Review articles can help you start your research. Because they provide an overview or summary of significant research in a particular subject area, they are useful as introductions to a new area or as updates to a more familiar one. Authors of review articles write an organized account of current work after having read widely in the literature on the subject. Some of the characteristics and uses of review articles are listed below.
From review articles you may learn about
Tips on Finding Review Articles using PubMed are located under the PubMed tab.
Review articles are only one of many types of documents in the scientific literature, each serving a particular purpose. Much original scientific research is published as research articles or research communications in journals. These first-hand accounts by those who did the research are part of the primary literature.
Research articles (journal articles)
Communications (journal articles) - sometimes labeled as a letter or note
Other common types of documents that may turn up in database searches include:
In the sciences "primary literature" refers to first-hand accounts of new research written by those who conducted the research.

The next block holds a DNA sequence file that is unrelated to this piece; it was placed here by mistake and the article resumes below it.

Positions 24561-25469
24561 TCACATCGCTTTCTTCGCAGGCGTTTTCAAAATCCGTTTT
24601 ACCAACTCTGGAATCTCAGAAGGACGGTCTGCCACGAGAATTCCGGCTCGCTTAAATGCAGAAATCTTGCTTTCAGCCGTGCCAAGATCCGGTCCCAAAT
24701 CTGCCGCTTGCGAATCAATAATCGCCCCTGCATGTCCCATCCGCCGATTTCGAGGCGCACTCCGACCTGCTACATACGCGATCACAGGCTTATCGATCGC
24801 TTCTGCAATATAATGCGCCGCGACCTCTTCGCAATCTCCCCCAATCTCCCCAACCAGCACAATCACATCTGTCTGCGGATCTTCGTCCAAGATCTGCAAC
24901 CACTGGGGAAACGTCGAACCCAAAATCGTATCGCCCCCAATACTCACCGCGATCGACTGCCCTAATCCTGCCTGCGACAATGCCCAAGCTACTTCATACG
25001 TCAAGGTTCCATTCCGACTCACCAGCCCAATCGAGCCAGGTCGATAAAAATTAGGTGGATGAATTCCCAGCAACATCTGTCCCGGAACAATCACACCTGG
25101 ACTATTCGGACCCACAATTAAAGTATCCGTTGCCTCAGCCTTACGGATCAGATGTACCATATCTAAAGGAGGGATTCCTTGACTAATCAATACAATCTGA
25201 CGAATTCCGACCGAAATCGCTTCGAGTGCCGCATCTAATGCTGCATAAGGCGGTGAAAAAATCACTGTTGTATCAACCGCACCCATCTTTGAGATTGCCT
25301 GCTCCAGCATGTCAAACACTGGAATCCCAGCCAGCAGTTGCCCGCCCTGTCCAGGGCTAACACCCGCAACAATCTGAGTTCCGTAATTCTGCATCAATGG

While patents, dissertations, and other documents report original research, journal articles are probably the most widely used primary sources in the sciences.
To recognize primary literature, consider the following:
You should look for articles from peer reviewed sources for your research.
Peer review is a process where articles are submitted by the journal editor to be read and evaluated by experts in the field before being published. Reviewers recommend whether or not to publish and make comments and suggestions which authors must address before the article is accepted for publication. The goal is to maintain a high level of quality in articles that are published.